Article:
What can I do with YDB?
Transactional workloads (OLTP)
Entrust YDB with keeping your application state regardless of how large or frequently modified it is. Handling petabytes of data and millions of transactions per second is not an issue.
Analytical workloads (OLAP)
Build analytical reports based on data you store in YDB with performance comparable to database management systems purpose-built for this use case. No compromises on consistency and availability are necessary.
Use the YDB topics feature to reliably send data between your applications or consume change data capture feed from regular tables. Exactly-once and at-least-once semantics are available to choose from.
True elastic scalability
Add or remove nodes on the fly to easily scale up and down as needed. YDB has separate compute and storage layers, which allows to independently add disk capacity or CPU resources depending on what is scarce under the current workload.
YDB is designed to work in three availability zones, ensuring availability even if the whole availability zone goes offline. It recovers automatically after a disk, server, or data center failure with minimum latency disruptions for applications.
Working with a YDB cluster feels like working with a limitless single-node DBMS thanks to strong consistency, ACID transactions, high-performance queries, fast data ingestion with a familiar SQL dialect and JSON API support.
With support for various kinds of workloads, YDB alone can replace multiple data storage and processing systems or the whole enterprise data ecosystem in a given company.
YDB source code is published under the Apache 2.0 license, one of the most permissive true OSS licenses, so there’s no risk of cloud or vendor lock-in.
Compatibility with any environment
YDB can be deployed in Kubernetes, in any cloud environment, or in on-premise datacenters. Local experimentation on a laptop or desktop is also possible.
Who uses YDB?
Metrika is one of the largest web and mobile analytics platforms in the world. It relies on YDB to build user sessions on the fly.
Migrating to YDB allowed Metrika to expand the amount of stored data and query load indefinitely. Now one of their databases contains over 400 TB of data and can withstand loads of over 1,000,000 RPS.
Yandex Market is one of the largest e-commerce services in the CIS region. Its key functionality, like shopping cart, checkout, and discount, uses YDB to store state.
Choosing YDB as a database management system allowed Market Cart to withstand a hundredfold load spikes while maintaining strict response time guarantees.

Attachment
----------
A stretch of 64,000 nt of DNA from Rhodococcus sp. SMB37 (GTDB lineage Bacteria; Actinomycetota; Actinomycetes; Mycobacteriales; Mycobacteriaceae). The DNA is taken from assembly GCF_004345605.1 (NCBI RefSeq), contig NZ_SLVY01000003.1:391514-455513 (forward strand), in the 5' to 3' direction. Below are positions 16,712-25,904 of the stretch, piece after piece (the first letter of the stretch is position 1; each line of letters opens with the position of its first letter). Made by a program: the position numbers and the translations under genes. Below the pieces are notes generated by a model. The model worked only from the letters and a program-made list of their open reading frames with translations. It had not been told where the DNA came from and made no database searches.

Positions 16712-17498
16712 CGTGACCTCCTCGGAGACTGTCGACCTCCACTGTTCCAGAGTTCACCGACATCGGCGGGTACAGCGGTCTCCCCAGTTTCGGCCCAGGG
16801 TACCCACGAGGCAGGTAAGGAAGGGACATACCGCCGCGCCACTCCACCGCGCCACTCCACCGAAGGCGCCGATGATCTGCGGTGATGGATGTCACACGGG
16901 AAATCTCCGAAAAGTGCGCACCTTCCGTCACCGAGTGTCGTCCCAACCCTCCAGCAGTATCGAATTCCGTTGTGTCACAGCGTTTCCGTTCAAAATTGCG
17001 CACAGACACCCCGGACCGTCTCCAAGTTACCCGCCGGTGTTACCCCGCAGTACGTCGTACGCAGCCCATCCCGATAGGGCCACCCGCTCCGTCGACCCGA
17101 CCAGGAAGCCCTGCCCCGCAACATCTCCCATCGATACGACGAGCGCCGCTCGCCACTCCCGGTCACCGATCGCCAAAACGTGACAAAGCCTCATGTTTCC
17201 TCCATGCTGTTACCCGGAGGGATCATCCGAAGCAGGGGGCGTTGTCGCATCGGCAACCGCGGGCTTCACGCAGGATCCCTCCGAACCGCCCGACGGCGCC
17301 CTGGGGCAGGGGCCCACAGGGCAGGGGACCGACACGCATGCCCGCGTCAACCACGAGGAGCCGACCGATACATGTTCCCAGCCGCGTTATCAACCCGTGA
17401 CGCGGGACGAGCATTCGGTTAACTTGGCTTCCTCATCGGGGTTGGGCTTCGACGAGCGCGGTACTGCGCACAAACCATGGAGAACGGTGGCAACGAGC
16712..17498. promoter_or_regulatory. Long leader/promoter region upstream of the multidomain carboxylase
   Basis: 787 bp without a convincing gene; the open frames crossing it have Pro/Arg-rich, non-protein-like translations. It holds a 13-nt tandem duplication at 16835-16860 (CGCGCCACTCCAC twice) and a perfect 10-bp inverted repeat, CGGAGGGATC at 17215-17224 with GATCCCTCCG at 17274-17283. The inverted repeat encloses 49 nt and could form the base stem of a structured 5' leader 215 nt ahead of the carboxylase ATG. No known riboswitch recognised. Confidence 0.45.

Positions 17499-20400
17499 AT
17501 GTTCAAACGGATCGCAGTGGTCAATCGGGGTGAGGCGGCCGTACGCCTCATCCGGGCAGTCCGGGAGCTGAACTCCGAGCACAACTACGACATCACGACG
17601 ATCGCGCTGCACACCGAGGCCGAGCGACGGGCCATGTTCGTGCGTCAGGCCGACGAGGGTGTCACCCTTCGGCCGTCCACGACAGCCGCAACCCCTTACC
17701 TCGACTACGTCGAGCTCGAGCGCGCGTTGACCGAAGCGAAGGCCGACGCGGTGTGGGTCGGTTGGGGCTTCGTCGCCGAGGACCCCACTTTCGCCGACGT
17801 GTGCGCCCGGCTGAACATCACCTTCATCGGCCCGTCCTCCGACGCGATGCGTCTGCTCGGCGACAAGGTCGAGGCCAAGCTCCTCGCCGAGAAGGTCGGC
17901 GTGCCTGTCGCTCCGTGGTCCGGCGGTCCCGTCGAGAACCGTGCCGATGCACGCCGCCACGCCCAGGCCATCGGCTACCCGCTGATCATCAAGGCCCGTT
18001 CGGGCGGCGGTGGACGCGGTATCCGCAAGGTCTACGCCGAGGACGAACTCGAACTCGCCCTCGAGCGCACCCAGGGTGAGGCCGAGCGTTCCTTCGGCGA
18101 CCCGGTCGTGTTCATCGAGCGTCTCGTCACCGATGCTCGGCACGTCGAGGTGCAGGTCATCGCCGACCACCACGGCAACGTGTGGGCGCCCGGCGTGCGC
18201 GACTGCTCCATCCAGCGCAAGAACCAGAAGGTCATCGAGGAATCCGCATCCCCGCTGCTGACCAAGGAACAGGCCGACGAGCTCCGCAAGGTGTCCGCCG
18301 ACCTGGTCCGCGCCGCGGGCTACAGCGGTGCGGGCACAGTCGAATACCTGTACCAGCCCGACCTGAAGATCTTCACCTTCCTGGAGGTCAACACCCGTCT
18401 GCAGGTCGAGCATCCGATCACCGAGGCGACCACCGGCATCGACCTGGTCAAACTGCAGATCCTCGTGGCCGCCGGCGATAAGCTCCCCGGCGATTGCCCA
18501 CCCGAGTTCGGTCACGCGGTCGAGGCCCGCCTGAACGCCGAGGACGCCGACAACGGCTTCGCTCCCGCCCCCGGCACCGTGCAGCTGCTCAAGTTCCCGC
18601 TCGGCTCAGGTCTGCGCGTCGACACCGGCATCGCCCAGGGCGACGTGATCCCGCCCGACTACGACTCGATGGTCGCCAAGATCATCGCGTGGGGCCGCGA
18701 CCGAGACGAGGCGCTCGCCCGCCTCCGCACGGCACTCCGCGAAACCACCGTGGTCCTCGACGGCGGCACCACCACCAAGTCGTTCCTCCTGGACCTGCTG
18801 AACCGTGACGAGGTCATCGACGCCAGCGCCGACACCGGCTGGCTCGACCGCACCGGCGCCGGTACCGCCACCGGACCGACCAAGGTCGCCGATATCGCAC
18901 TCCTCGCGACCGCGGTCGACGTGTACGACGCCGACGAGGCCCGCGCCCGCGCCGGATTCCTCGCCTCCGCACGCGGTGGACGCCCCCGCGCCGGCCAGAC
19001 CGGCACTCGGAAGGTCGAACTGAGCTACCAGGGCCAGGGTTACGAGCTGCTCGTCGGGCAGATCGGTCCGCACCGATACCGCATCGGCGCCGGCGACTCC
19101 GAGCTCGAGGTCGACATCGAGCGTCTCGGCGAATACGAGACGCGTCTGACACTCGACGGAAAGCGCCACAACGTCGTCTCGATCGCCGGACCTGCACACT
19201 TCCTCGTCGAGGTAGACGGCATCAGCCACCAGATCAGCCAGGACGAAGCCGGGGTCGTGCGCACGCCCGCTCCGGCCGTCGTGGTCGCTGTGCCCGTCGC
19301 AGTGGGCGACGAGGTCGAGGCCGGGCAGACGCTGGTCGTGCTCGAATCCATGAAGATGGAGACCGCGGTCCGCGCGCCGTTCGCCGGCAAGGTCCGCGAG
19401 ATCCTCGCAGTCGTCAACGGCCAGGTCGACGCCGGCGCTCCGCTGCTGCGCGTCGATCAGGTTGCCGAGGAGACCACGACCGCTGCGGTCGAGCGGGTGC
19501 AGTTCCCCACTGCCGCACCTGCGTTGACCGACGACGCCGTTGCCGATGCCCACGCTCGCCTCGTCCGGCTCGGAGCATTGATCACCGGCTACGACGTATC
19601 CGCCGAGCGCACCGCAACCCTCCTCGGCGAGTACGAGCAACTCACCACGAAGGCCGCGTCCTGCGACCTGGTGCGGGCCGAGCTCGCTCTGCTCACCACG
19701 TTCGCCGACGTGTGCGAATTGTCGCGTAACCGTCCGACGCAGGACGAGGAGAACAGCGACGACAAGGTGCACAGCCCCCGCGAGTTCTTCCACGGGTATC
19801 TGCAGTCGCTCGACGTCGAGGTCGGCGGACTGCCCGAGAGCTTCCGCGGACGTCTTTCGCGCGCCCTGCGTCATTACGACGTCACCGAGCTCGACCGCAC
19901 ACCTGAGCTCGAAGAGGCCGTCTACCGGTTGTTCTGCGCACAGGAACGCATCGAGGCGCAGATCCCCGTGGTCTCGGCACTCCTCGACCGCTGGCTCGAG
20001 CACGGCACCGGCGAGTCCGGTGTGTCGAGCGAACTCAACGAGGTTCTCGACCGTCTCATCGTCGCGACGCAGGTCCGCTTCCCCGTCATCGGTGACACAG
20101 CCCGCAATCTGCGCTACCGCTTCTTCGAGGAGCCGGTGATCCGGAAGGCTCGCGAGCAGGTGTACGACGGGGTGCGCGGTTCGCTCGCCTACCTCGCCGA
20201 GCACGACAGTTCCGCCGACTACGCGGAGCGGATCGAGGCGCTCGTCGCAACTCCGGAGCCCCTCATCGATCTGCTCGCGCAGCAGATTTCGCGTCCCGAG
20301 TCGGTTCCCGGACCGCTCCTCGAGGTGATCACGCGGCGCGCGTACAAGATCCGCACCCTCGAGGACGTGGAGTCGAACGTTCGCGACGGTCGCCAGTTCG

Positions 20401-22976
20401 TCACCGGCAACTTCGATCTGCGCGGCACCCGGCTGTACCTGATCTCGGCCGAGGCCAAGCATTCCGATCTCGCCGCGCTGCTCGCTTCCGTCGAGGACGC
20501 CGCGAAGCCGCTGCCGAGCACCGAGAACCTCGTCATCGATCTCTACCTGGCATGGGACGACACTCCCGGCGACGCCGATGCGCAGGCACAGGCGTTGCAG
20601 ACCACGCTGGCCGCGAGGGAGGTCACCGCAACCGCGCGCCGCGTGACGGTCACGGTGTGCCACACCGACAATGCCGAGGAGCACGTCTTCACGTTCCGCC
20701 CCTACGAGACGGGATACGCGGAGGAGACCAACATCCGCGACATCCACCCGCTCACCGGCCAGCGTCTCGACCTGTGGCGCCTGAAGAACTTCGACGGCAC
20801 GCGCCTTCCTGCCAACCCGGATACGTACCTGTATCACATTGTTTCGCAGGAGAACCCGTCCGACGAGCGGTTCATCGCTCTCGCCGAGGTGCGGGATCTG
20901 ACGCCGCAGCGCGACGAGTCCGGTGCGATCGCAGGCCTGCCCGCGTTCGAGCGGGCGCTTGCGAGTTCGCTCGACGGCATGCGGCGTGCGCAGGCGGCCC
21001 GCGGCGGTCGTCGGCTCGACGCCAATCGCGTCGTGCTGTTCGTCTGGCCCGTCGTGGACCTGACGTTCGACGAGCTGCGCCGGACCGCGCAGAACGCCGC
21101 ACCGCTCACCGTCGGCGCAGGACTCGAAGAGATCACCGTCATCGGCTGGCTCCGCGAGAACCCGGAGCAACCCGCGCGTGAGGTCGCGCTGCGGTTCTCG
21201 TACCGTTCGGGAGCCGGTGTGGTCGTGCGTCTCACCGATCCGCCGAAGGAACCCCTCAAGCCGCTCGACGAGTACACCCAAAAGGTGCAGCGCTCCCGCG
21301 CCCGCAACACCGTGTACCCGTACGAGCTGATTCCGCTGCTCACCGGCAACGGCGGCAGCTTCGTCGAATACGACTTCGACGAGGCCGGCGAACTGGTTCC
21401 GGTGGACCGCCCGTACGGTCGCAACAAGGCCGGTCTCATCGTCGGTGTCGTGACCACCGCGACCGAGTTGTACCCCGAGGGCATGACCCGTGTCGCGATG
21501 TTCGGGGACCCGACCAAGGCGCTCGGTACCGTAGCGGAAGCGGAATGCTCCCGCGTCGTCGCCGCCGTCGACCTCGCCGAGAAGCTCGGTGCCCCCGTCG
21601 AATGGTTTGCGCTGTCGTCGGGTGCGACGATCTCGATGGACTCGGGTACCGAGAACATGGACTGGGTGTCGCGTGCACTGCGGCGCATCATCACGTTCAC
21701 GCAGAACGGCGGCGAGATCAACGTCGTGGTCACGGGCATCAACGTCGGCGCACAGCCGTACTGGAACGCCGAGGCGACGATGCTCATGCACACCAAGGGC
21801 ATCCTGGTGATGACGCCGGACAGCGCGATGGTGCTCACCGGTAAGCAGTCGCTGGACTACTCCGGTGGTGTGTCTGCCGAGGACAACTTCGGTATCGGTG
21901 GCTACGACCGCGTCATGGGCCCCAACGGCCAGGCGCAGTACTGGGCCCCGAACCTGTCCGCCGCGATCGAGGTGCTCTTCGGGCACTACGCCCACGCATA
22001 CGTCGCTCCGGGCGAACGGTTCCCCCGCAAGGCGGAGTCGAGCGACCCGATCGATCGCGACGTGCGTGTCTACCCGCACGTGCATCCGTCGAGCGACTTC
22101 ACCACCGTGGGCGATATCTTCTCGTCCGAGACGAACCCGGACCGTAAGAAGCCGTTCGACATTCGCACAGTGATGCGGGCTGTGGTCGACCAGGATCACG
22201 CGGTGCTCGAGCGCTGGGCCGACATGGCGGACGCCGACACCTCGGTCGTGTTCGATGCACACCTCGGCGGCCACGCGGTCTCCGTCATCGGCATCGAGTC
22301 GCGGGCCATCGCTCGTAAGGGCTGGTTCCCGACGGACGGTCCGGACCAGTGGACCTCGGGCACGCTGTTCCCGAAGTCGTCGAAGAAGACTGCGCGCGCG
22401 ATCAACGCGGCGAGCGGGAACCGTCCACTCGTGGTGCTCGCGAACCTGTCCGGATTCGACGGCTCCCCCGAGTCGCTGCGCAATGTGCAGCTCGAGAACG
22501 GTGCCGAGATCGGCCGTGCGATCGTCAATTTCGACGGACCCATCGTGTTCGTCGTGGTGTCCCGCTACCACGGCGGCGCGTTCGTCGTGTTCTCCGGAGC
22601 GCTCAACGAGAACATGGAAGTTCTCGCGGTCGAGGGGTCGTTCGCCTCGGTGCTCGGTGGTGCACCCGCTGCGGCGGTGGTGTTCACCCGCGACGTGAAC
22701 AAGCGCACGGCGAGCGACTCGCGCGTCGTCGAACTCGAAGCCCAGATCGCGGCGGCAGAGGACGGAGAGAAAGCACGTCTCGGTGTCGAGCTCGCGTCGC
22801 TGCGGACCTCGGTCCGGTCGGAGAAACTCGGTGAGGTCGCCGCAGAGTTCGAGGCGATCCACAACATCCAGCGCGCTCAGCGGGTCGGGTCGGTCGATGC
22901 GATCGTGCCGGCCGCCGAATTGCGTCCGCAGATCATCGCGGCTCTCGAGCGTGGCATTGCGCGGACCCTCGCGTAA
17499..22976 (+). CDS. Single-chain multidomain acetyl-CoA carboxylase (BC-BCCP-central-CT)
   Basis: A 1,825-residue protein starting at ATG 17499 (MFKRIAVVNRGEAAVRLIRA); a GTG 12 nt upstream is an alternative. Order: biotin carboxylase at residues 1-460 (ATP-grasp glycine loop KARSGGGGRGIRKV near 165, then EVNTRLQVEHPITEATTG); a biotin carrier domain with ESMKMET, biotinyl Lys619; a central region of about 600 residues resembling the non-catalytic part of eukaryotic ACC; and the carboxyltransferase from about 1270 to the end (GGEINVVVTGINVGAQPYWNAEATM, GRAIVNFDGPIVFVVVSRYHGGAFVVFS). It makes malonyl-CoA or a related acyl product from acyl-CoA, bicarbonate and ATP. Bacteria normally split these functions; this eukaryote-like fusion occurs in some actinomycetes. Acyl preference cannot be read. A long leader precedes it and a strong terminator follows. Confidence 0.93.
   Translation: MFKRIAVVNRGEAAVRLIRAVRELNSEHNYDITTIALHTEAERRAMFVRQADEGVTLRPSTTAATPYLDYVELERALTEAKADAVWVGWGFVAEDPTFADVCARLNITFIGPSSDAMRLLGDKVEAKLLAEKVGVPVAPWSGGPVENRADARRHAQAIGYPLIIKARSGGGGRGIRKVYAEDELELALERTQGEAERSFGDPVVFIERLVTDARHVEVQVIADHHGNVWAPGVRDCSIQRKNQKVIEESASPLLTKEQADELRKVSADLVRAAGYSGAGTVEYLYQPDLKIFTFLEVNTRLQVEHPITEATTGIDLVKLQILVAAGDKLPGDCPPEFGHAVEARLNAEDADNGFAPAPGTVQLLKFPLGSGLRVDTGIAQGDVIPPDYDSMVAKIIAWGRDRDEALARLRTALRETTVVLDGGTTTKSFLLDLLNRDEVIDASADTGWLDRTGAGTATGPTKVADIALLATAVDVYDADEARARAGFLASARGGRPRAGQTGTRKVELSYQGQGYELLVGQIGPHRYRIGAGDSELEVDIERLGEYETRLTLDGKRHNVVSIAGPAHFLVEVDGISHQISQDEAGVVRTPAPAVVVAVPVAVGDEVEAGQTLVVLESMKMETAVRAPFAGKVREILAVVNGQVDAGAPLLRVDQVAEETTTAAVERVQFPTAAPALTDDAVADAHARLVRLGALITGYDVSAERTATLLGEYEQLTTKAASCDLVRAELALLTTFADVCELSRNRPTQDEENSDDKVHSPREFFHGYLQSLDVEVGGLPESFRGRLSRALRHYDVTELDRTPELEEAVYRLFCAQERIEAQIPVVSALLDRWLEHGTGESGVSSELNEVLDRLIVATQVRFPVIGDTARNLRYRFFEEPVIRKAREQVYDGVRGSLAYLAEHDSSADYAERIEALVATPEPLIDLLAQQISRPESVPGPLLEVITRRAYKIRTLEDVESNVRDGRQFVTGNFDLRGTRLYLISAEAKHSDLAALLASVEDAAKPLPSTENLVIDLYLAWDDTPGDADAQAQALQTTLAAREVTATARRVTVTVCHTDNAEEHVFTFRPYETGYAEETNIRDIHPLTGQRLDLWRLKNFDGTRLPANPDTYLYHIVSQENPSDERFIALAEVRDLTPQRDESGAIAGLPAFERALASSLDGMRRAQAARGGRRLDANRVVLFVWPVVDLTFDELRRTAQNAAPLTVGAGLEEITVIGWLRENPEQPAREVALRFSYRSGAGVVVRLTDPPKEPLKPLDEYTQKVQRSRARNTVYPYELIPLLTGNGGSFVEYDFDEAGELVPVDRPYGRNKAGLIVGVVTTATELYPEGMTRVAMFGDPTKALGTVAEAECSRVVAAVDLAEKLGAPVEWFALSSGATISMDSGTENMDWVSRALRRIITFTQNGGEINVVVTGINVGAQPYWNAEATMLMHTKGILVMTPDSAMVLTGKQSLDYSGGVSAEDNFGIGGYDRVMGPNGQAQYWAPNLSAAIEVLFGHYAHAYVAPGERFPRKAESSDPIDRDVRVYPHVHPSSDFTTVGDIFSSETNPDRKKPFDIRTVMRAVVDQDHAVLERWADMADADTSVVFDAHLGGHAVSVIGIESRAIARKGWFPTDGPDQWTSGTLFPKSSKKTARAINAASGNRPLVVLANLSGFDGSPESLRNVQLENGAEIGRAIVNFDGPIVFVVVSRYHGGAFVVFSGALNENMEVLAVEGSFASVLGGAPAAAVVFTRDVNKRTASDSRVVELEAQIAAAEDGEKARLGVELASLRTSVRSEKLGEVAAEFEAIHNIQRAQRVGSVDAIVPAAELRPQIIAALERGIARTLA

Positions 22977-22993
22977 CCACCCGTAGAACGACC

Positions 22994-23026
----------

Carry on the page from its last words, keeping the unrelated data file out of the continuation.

Auto.ru reduced CPU consumption for the Jaeger trace database threefold after moving to YDB, making it possible to write 500,000 traces/sec without sampling.
The successful implementation of YDB as a trace storage proved the applicability and key properties like scalability, fault-tolerance, and strong consistency. As a result, Auto.ru then chose YDB as a relational database for some of their microservices.
Alice is a voice assistant and a smart home ecosystem. After moving to YDB, the Alice team solved the synchronization issues they had after switching between primary database servers or turning back data centers after maintenance.
With YDB they reduced the amount of database-related toil for their DevOps team, expanded the amount of stored data to hundreds of terabytes and the load to hundreds of thousands of RPS. Moving to YDB made it possible to abandon manual data sharding and obtain strong consistency in a cluster spanning three datacenters.
What are the typical usage scenarios?
Dealing with spiky workloads
YDB’s elasticity allows to quickly change the amount of resources allocated to a database, adjusting the throughput in accordance with the query load. Easily increase or decrease the amount of computing resources needed in line with upcoming events like Black Friday or as the result of your planned marketing campaigns.
Could you briefly explain YDB to me in a video?
Sure, here you go →
How to get started?
Pull the current latest version of the YDB Docker image:
docker pull cr.yandex/yc/yandex-docker-local-ydb:latest
Create a working directory and start the local YDB container from it:
docker run -d --rm --name ydb-local -h localhost \ -p 2135:2135 -p 8765:8765 -p 2136:2136 \ -v $(pwd)/ydb_certs:/ydb_certs -v $(pwd)/ydb_data:/ydb_data \ -e YDB_DEFAULT_LOG_LEVEL=NOTICE \ -e GRPC_TLS_PORT=2135 -e GRPC_PORT=2136 -e MON_PORT=8765 \ cr.yandex/yc/yandex-docker-local-ydb:latest
Go to the Getting started › Self-hosted deploy › Docker in the YDB documentation to get further information.